Chances are, you’ve at least heard of Kiva, the microfinancing nonprofit that allows users to give bite-sized loans to entrepreneurs in poverty-stricken regions. Because people like to feel good by offering cash to worthy causes (or so we’ve heard), Kiva has done exceptionally well, funding $200 million worth of microloans since its launch in 2004. And as of today, you can specifically fund what are, in our opinion, the smartest entrepreneurs–the ones who realize that efficiency is the key to becoming self-sufficient. It’s called Kiva Green Loans.
There are two pieces of the new Green Loans category: lenders can now click on the Green Loans box on Kiva’s “Lend” page to find entrepreneurs who want money for a myriad of efficiency-related efforts (i.e. creating organic fertilizer, buying renewable energy-generating devices, and converting vehicles to run on electricity or biofuels), and Kiva’s field partners--the microfinancing institutions that partner with the site–will be allowed to raise more money on Kiva if they provide loans for energy-efficient technology.
“When we talk to people [about switching to energy-efficient technologies], one of the issues is financing. More people might buy a Prius if the
financing is 0% APR. It’s the same kind of dynamic that plays out with low
income households,” explains Premal Shah, President of Kiva.org.
One of the 60 entrepreneurs that debuted in the Green Loans section today is Andrew Kipsang, a Kenyan businessman who leases Solio solar chargers to members of his rural community. He has been nicknamed “Bwana Stima,” or Mr. Electricity. Another is Maylen Parisan, a Filipina food vendor who wants a solar lantern to cut fuel costs and extend her working hours.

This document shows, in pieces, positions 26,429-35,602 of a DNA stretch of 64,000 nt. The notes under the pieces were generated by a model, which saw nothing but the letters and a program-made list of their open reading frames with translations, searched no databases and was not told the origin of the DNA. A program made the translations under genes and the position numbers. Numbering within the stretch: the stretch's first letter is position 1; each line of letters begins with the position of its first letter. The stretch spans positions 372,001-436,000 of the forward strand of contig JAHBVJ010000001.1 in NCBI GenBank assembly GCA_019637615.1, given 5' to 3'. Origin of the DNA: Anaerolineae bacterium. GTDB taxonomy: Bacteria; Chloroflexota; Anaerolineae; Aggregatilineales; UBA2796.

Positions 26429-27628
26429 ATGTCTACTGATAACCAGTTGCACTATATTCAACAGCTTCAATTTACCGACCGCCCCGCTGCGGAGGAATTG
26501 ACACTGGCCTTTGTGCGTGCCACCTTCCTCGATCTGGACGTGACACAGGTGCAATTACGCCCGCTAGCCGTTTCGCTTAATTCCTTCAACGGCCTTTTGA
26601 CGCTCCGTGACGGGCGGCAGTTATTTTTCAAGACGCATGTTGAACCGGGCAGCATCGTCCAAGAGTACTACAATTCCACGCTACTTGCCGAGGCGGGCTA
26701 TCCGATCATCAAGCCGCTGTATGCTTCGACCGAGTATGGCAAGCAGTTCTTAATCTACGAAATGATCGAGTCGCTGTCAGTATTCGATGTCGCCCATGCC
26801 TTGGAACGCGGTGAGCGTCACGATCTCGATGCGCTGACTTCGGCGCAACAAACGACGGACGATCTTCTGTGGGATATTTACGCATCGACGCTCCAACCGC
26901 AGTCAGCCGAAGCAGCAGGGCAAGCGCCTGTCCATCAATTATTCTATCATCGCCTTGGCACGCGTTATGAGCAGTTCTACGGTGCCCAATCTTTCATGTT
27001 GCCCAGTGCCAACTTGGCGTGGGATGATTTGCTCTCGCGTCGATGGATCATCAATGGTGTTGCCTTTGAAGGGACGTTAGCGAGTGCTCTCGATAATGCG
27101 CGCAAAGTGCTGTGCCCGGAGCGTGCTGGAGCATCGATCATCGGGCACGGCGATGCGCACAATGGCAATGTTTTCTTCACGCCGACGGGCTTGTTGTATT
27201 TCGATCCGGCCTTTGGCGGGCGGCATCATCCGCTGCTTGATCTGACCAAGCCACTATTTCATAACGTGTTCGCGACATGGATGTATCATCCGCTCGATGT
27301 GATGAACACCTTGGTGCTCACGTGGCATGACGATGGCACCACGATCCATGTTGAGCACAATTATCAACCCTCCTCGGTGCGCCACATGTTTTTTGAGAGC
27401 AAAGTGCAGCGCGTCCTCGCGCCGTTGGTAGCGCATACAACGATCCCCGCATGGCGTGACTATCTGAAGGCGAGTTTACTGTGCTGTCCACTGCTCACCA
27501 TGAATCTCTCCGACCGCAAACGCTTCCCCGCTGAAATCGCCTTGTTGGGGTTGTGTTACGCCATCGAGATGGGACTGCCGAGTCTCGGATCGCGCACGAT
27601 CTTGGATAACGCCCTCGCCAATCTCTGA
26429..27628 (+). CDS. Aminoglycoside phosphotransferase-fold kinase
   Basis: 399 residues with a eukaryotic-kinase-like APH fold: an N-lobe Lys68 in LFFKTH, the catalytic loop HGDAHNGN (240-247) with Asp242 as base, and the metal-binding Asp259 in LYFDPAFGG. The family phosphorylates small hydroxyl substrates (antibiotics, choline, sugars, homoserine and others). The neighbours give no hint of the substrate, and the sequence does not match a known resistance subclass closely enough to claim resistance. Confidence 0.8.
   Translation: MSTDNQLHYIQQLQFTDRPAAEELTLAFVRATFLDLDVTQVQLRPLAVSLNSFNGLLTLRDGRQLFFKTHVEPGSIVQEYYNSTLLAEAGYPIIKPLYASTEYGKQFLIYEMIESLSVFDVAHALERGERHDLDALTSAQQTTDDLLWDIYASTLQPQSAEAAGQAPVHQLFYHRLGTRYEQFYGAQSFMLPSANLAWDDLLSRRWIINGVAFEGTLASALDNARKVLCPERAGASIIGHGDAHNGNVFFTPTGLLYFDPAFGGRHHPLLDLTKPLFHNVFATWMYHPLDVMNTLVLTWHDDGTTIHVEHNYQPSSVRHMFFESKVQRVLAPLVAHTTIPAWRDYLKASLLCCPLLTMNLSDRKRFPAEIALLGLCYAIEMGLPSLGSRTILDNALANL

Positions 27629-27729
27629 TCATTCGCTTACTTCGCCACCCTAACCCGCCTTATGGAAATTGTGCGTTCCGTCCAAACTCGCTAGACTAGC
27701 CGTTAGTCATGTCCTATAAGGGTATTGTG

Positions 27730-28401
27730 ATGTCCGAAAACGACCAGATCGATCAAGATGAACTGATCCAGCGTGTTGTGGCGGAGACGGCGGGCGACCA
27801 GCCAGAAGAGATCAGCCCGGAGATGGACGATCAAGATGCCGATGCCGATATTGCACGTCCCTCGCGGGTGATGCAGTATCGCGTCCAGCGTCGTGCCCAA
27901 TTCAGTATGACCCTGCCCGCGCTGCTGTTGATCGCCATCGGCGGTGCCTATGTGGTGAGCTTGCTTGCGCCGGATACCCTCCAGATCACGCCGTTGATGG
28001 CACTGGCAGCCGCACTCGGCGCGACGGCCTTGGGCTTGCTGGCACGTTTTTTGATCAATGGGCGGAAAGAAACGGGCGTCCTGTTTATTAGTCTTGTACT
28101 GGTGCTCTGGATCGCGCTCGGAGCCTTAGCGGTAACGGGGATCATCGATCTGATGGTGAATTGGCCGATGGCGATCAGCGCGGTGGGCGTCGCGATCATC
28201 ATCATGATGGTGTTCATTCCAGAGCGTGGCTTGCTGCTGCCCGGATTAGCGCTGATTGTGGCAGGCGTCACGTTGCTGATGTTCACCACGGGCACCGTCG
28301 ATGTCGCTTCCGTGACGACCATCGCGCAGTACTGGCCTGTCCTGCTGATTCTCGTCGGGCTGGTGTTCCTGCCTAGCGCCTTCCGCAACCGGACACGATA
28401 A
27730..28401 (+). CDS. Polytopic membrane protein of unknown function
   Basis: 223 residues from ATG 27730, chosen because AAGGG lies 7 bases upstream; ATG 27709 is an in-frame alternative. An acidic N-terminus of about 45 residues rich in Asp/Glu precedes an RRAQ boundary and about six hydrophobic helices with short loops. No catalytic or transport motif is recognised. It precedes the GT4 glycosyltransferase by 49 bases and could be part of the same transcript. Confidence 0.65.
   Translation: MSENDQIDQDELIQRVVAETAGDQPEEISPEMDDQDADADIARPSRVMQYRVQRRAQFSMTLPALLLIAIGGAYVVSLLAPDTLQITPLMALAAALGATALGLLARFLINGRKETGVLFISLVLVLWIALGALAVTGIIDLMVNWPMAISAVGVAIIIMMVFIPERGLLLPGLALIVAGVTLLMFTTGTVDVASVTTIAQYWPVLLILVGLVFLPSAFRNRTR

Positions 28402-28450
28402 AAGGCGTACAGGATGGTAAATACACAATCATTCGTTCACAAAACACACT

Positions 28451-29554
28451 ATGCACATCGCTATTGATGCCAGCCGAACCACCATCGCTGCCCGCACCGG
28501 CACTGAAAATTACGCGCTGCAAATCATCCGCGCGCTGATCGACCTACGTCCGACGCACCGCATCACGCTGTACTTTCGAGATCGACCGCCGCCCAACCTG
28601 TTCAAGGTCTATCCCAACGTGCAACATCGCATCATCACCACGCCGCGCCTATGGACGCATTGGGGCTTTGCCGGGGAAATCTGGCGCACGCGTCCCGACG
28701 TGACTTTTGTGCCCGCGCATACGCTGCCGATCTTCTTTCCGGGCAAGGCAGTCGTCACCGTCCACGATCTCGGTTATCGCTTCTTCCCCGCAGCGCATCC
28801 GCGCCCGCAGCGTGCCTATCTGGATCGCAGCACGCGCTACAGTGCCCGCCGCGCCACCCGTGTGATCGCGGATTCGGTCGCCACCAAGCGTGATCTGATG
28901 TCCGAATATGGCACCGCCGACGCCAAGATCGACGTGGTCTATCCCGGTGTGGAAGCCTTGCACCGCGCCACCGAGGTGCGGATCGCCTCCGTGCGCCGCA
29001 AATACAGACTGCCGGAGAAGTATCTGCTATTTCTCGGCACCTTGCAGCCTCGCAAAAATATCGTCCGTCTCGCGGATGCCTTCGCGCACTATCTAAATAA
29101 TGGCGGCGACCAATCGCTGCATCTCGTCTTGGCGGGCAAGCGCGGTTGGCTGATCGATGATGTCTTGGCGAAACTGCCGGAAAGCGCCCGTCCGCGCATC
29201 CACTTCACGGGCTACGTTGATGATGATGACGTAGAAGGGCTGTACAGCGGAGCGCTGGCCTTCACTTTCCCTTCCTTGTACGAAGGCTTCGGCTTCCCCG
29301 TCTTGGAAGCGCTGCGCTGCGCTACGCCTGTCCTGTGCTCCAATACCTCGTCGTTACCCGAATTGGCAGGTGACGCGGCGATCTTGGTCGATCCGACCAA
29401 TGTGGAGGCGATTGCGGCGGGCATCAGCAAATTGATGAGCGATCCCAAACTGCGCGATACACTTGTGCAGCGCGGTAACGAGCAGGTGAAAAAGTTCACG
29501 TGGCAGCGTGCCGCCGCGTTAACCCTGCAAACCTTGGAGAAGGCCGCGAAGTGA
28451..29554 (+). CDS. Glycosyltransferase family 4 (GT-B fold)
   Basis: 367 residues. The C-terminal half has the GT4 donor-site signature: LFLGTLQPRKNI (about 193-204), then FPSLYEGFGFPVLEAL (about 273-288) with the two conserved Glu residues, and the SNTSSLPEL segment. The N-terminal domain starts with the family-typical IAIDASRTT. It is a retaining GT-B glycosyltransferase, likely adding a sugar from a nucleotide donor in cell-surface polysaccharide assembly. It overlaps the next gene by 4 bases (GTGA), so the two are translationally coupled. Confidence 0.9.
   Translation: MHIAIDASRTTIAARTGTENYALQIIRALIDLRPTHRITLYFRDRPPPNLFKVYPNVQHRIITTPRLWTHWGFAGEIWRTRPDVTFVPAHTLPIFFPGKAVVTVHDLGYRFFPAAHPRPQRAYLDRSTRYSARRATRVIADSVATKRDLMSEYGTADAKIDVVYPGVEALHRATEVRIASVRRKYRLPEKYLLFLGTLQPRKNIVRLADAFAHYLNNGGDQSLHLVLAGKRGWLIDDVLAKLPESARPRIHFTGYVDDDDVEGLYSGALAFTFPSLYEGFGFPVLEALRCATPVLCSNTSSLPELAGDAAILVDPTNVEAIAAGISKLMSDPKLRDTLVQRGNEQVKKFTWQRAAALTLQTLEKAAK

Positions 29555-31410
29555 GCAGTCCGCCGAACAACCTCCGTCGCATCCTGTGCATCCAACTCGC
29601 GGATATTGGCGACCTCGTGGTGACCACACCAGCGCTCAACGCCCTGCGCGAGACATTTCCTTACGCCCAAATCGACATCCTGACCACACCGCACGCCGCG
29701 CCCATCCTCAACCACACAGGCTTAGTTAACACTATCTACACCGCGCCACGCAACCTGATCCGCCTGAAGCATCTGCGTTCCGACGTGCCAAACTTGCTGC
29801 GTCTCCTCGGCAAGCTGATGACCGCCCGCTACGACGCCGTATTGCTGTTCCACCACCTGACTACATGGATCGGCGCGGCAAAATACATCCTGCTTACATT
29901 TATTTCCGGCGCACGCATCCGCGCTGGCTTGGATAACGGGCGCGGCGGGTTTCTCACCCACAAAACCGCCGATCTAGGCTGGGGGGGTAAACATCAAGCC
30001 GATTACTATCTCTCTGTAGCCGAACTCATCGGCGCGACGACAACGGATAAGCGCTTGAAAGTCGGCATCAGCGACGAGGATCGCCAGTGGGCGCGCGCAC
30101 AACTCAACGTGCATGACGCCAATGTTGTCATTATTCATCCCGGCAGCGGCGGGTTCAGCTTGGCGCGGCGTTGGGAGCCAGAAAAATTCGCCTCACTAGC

There are a number of reasons why these kinds of loans make sense. “The Internet community is willing to channel money, it’s just more patient, lower-cost, and risk-tolerant capital,” says Shah. “If the Internet funds [Green Loans] quickly, it will send a signal that there is demand to fund
loans in this category which will in turn change behavior around
That’s a good thing–pollutants from dirty fuels (i.e. charcoal and kerosene, which are commonly used indoors) are responsible for killing over a million people each year. On a more selfish note, encouraging entrepreneurs in the developing world to switch to clean fuels cuts down on carbon emissions, which is great news for carbon-hungry nations like the U.S. We can’t afford other countries spewing emissions at the same rate as us.